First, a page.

Tag Archives: Business

One reason Congress is broken? Negative ads cripple even the winners.


By David B. McLennan – These ads matter — but not in the ways that the candidates and their campaign consultants hope they do. When the negative barrage of ads is over, the winner will likely emerge with an approval rating well under 50 percent.

Majority of winning candidates take office without the majority support of the citizens they represent. They can no longer legitimately cite the “will of the people” in proposing legislation — because they are not in a position of strength when it comes to public support. Elected officials now often have little or no honeymoon period – even with the voters who supported them. more> http://tinyurl.com/l6vox44

Updates from GE


A Short Flight for a Jet, A Giant Leap for a Jet Engine

GE – Over the last several weeks, crews at GE Aviation’s flight test base in Victorville, CA, at the edge of the Mojave Desert, installed a next-generation jet engine with ceramic components and 3-D printed parts to the wing of a modified Boeing 747, and readied it for its maiden flight.

The engine, called LEAP, successfully took to the skies on Monday (Oct 6).
(GE)
There are three versions of the jet engine: the LEAP-1A for the new Airbus 320neo passenger jets, the LEAP-1B for Boeing’s 737MAX aircraft, and the LEAP-1C for China’s COMAC C919 planes.

The LEAP is the bestselling family of jet engines in GE history. CFM has received more than $100 billion in orders (U.S. list price) from airlines like United, Air Asia, American Airlines and easyJet. They will use them on single-aisle aircraft, the fastest growing market in commercial aviation. more> http://tinyurl.com/qzqsbqj

Is China’s Bubble the Next Financial Crisis?


By Mark Whitehouse – The Chinese credit boom has rapidly turned the country into one of the developing world’s most indebted, according to a new report (pdf) from London’s Centre for Economic Policy Research.

Such credit-fueled growth can’t be sustained for long without causing major distortions and setting the country up for a fall.

The stimulus is already running into diminishing returns. Over the five years through 2013, government and private debt grew by about 3 yuan for each added yuan of economic activity, a level of credit intensity that the U.S. exceeded only in the years leading up to the 2008 crisis. more> http://tinyurl.com/k5985du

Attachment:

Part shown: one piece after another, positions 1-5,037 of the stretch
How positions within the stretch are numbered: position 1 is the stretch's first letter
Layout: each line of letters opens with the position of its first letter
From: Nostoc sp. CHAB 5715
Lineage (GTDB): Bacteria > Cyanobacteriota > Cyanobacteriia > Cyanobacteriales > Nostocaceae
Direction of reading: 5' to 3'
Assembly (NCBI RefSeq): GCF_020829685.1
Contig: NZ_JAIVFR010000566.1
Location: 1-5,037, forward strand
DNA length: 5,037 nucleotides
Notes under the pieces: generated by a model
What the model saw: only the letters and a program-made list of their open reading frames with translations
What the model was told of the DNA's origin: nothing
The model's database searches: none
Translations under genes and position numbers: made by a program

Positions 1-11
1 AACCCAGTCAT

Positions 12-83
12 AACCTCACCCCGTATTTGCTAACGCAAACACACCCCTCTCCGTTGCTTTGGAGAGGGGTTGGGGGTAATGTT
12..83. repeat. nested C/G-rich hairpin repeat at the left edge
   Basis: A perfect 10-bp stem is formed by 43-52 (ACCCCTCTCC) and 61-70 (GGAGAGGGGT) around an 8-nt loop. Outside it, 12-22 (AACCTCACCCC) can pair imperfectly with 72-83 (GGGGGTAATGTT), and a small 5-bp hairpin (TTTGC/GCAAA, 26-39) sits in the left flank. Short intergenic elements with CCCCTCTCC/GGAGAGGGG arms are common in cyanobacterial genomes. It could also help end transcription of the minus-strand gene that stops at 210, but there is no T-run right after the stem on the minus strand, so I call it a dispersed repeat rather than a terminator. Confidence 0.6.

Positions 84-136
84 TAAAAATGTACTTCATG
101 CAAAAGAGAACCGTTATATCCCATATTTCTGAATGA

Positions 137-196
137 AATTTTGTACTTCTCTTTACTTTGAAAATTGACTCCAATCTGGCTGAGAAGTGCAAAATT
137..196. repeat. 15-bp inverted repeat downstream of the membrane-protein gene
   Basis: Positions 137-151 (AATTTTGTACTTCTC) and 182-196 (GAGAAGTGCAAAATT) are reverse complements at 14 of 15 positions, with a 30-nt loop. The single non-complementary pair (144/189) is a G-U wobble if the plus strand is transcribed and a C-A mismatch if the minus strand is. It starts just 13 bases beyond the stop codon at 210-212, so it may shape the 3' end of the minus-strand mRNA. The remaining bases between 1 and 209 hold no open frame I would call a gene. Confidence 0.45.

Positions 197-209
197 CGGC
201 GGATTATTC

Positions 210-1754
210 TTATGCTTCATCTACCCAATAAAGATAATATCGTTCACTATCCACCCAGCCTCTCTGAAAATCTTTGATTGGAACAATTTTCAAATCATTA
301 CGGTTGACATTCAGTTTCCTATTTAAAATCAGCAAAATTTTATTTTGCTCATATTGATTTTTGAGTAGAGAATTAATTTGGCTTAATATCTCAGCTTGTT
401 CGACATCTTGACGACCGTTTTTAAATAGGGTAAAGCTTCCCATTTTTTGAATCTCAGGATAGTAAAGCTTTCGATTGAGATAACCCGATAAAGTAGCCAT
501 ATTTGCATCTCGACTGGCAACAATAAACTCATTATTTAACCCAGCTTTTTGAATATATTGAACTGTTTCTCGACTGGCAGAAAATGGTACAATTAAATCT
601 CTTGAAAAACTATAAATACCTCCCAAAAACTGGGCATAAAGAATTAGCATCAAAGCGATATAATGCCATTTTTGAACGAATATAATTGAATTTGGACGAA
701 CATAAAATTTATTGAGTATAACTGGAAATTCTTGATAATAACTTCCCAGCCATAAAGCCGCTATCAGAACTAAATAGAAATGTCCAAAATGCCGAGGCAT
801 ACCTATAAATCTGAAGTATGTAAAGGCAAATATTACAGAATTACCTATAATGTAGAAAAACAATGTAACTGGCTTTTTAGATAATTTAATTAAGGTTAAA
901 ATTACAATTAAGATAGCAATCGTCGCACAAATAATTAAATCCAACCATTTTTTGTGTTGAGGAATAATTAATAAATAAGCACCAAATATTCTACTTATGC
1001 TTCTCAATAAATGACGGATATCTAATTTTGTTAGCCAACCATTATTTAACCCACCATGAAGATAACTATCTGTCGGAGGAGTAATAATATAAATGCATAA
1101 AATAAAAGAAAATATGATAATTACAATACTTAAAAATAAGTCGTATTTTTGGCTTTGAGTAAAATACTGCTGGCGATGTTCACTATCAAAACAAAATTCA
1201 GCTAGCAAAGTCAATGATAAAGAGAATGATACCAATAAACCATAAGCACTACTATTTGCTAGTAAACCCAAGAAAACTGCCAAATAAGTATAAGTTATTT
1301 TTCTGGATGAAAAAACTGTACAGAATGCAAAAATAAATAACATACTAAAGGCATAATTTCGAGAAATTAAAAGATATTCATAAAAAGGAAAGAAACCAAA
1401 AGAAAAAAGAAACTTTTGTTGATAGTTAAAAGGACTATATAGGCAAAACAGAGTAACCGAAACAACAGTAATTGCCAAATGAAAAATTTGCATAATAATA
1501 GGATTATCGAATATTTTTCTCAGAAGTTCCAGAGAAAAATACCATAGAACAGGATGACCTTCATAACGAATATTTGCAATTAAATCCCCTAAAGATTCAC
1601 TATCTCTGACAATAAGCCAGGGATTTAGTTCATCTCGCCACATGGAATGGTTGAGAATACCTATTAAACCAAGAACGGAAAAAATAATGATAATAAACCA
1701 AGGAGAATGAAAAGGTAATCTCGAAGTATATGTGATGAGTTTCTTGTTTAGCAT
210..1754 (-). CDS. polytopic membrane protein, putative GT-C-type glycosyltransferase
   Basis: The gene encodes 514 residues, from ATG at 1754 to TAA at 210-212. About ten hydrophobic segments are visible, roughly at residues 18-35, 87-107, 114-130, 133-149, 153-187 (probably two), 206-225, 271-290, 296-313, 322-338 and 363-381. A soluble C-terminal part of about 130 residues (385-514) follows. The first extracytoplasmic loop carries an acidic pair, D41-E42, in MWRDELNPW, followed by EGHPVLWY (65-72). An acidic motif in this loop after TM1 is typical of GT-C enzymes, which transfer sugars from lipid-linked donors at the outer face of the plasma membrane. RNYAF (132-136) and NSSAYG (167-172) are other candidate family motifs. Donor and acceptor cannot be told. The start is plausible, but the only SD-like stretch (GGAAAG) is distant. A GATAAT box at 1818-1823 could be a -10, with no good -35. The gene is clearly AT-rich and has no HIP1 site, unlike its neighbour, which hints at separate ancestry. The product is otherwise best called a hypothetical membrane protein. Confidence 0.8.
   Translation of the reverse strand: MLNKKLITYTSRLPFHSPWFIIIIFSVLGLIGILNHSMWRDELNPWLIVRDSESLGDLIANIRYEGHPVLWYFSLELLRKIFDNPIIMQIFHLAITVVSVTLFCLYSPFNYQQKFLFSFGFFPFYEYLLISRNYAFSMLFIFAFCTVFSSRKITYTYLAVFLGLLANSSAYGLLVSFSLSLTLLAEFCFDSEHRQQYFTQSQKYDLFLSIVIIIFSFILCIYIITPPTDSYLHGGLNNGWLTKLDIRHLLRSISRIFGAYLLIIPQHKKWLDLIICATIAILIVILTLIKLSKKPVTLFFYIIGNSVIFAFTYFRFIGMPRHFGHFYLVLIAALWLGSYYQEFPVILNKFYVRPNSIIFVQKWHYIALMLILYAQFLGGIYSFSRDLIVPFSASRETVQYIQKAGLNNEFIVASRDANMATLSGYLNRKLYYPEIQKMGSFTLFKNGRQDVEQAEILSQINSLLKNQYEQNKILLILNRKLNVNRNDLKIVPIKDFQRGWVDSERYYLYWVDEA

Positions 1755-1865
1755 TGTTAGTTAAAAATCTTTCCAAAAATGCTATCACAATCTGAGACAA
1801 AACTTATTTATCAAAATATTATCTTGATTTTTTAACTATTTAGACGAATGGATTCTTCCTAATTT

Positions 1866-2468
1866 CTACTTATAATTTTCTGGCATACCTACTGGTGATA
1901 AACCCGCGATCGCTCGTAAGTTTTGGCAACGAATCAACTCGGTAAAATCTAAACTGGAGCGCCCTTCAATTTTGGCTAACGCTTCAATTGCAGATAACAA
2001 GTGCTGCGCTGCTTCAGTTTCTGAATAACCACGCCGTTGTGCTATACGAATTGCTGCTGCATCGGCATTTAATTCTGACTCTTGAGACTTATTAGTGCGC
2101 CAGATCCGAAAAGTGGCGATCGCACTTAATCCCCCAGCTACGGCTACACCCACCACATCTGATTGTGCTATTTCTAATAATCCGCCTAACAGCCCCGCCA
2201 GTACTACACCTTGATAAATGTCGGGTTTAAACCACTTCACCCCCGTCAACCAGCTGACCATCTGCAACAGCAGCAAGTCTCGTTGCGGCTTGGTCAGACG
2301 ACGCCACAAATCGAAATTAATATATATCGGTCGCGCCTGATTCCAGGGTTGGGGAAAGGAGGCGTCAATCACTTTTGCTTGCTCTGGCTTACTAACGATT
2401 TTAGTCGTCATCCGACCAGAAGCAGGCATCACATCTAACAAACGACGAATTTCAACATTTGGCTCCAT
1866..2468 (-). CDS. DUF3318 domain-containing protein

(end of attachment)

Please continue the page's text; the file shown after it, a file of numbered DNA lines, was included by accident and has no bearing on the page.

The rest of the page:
Big Banks Face Another Round of U.S. Charges


By Ben Protess and Jessica Silver-Greenberg – With evidence mounting that a number of foreign and American banks colluded to alter the price of foreign currencies, the largest and least regulated financial market, prosecutors are aiming to file charges against at least one bank by the end of the year.

Yet the breadth of the suspected wrongdoing in the currency inquiry — Deutsche Bank, Citigroup, JPMorgan Chase, Barclays and UBS are among the dozen or so banks under investigation — might distinguish it from the piecemeal nature of the crisis-era investigations. more> http://tinyurl.com/msouwc6

The Rise And Fall And Rise And Fall Of King Dollar, Part 2


BOOK REVIEW

Wealth of Nations, Author: Adam Smith.

Money, Gold, and History, Author: Lewis E. Lehrman.

The Economic Consequences of the Peace, Author: John Maynard Keynes.


By Ralph Benko – The mechanics of the reserve currency system preempt these funds’ ready availability for “the maintenance of industry.”

The mechanics of the dollar as a reserve asset, therefore, finance bigger government while insidiously preempting productivity, jobs, and equitable prosperity.

As Steve Forbes pithily puts it, “You’ve got to get the money right.” 

Time to lift the reserve currency curse. Time to fix the dollar. more> http://tinyurl.com/men5vk7

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Your Debt, Our Nation’s Headache


By Barry Ritholtz – Assets purchased with cheap and widely available credit become worth significantly less once the bubble bursts. But the debt remains.

All of that leverage used to purchase all of those assets — regardless of whether it’s subprime mortgages or dot-com stocks — sticks around.

Hence, a post-credit-crisis recovery is dominated not by the release of pent-up demand, but by massive corporate, household and government deleveraging. more> http://tinyurl.com/pryw54s

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How Harvard Minted ‘Free Money’


By Stephen Mihm – In the mid-19th century, most Ivy League presidents hailed from the ranks of the Protestant clergy: affable theologians with considerable academic training and limited knowledge of financial matters.

Enter Charles W. Eliot [2], Harvard’s 21st president. When he took over in 1869, it was a sleepy little college. By the time he left in 1909, he had bequeathed an educational powerhouse that had established an almost insurmountable lead in the race to become the world’s richest university. more> http://tinyurl.com/q6o4k28